Design by Michelle Yang. Thank you!
I couldn’t really hear what was going on, but you can read more about it at GOP Mom. The inevitable tricorne hats and other 18th century finery were there, and there were some people with other issues (returning to the gold standard, abolishing the Federal Reserve, etc.), but most of the crowd seemed like normal people fed up with the shenanigans in Washington. My guess is that a couple of hundred people were there at any one time. Michelle points out that she distributed 1,000 postcards like the one above, so my estimate is probably too conservative. More pictures after the break.
Update, courtesy of Michelle Yang again: I missed it, but there was another demonstration today across town, down by the water at Christopher Columbus Park in the North End. The harbor has been getting cleaner in recent years, even to the extent of supporting living fish. The tea dumped there today is not likely to harm them. This second demonstration was sponsored by the local FM talk radio. There was even a third gathering in the morning on the Common. Unfortunately, I was unable to attend that one, either. I spent the morning struggling with extensions for Massachusetts income taxes. Let me just point out that (1) if you put a telephone number in the instructions, you should probably do better than have the answering machine tell callers that they cannot use that number; (2) if you require your victims to use the website and forbid them to use paper forms, it is not really a good idea for all your site search results to point to the paper forms; and (3) if a CPA with web development experience can’t figure out what is going on in your website, your website probably sucks and your web developer should be firmly disciplined. “Bad codemonkey! No donut!”
The gathering was moved from the State House steps (the gate was closed and locked) to the Common. You can see the State House across the street and the the back of the memorial to the Mass. 54th Infantry directly behind the tree.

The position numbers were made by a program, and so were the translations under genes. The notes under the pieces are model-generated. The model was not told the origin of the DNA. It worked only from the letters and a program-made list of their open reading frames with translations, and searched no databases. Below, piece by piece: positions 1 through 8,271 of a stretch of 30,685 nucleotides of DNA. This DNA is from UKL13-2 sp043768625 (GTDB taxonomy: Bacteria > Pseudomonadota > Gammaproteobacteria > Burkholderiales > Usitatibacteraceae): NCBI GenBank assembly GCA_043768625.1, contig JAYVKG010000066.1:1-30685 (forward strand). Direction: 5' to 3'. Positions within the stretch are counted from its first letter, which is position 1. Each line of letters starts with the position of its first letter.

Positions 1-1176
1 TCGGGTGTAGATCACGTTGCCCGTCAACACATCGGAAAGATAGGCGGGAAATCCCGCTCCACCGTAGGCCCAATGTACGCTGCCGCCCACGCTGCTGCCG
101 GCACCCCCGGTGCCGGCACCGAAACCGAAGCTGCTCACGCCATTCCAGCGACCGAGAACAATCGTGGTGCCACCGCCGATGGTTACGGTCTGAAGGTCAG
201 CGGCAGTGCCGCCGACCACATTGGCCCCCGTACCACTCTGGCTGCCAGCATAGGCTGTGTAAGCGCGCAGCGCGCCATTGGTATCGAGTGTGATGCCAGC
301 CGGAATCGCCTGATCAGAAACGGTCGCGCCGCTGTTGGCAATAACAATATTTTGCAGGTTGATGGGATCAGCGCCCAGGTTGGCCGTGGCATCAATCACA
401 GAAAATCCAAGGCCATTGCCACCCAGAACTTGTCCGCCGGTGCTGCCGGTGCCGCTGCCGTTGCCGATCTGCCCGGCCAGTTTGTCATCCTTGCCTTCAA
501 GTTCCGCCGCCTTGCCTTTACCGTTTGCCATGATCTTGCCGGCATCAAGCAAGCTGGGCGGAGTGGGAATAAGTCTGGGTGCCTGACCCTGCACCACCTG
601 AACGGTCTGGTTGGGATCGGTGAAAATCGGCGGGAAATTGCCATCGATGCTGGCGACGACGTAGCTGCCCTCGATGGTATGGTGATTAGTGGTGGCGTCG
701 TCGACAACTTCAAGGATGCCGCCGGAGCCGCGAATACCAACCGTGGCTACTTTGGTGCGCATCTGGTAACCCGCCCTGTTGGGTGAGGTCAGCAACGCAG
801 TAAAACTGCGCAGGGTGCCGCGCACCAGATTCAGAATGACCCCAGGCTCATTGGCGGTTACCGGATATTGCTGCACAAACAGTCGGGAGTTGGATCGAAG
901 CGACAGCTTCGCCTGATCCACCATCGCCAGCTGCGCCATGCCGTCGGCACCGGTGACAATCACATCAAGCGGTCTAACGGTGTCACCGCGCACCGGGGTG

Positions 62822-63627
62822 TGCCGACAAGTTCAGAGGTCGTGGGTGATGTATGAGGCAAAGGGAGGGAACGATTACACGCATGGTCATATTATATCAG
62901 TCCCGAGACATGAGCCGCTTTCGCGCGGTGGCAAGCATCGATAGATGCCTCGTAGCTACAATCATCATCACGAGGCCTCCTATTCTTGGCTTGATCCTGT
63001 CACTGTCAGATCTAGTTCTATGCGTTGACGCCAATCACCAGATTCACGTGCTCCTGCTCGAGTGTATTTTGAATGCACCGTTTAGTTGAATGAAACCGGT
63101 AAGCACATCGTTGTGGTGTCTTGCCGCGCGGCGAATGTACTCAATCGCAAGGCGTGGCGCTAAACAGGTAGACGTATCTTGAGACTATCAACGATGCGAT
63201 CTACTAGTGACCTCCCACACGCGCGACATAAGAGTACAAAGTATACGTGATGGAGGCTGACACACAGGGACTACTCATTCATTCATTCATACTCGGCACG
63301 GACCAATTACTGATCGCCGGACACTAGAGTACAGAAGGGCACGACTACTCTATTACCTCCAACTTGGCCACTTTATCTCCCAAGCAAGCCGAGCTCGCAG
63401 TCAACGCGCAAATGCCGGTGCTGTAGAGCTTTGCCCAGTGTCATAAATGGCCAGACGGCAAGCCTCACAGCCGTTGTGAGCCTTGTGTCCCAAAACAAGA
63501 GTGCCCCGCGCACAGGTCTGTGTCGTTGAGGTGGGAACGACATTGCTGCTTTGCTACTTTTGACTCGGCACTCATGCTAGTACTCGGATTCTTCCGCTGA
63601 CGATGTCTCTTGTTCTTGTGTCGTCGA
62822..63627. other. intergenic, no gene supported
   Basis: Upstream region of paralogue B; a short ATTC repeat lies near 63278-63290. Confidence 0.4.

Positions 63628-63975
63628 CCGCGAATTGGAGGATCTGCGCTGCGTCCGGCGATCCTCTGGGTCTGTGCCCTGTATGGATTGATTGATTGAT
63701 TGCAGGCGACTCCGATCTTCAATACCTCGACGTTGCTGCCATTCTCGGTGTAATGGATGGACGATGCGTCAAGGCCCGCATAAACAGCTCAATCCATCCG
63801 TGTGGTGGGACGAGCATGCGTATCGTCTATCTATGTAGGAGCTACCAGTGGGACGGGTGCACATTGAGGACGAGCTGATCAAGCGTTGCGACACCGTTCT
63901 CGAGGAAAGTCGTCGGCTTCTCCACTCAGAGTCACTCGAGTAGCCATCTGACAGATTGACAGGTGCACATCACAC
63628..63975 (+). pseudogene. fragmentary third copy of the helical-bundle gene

That’s the Prudential Building and the John Hancock Tower in the background.
Barney Frank represents the 4th Massachusetts congressional district. Barney, you’re doing a heck of a job.
5 thoughts on “Boston Parties Like it’s 1773”
[Comment deleted by Jonathan. Take your vulgar talking points elsewhere.]
No one is suggesting that we dust off the muskets. The problem seems to be that no matter which party gains power, the officeholders use whatever means are available to expand and perpetuate that power. The Democrats do it on the pretext of “fighting” (class warfare?) for the oppressed; the Republicans do it for truth, justice, and the American way. Obama wants universal health insurance; Bush instituted the largest expansion of Medicare since its inception. Bush’s surveillance and warrantless wiretapping policies were unacceptable to Obama the candidate, but quite acceptable to Obama the president. I could go on.
The membership of Congress is capped at 435, which means there is one representative for nearly 700,000 people. The cap was set in 1929, when there were only about 123 million people in the US. There were about 100,000 people in each congressional district when we started out. Most voters have never even seen their representative; unless they come up with a campaign contribution, it is unlikely they will have the opportunity to exchange even a “hello” with him or her.
We are faced with a class of career politicians who dread leaving office the way the rest of us dread being laid off or going out of business. Do you really think this is because they think the country would suffer if they left office? In the unlikely event that the voters turn them out, most of them do not return to the states that sent them, but instead remain in Washington, their true home, and turn their talents to lobbying. I don’t think I’m out of line for thinking that our representative should be one of us: should come from among us, should appreciate our concerns, and should return to us when the job is done.
I just returned home from NY Tea Party.
Didn’t expect it to be so huge.
People were standing at about 4 blocks south and north from the tribune, and across the street, too. There were thousands. And, strangely, very organized. I usually detest big crowds of people, don’t feel safe in it. Not tonight.
It was exciting.
Wait, this can’t be true. I watched MSNBC and they keep saying the tea party people are a bunch of right-wing cranks, racists and militia terrorists, all controlled like puppets by Fox News and the Republican Party. Also, these are tiny “demonstrations” with at most a few dozen participants nationwide. And they are of course no threat to the political Left. That explains why the Left is spending so much time ridiculing, denouncing and trying to distract attention from them.
I attended the Chicago Tea Party (well, the first half anyway, unlike lefty protesters, I have a job to maintain). I took pictures and you can see them, with commentary, here: http://www.flickr.com/photos/misterbixby/sets/72157616729205109/
There were a lot of gold standard, audit the fed, Paulians there, but there were also run of the mill libertarians, republicans and democrats there. I heard someone mention that this was the reformation of the Reagan coalition on some talking heads show last night. Pretty accurate, I’d wager.
Oh, and it was sparsely attended, couldn’t have been more than 1,000 folks there.
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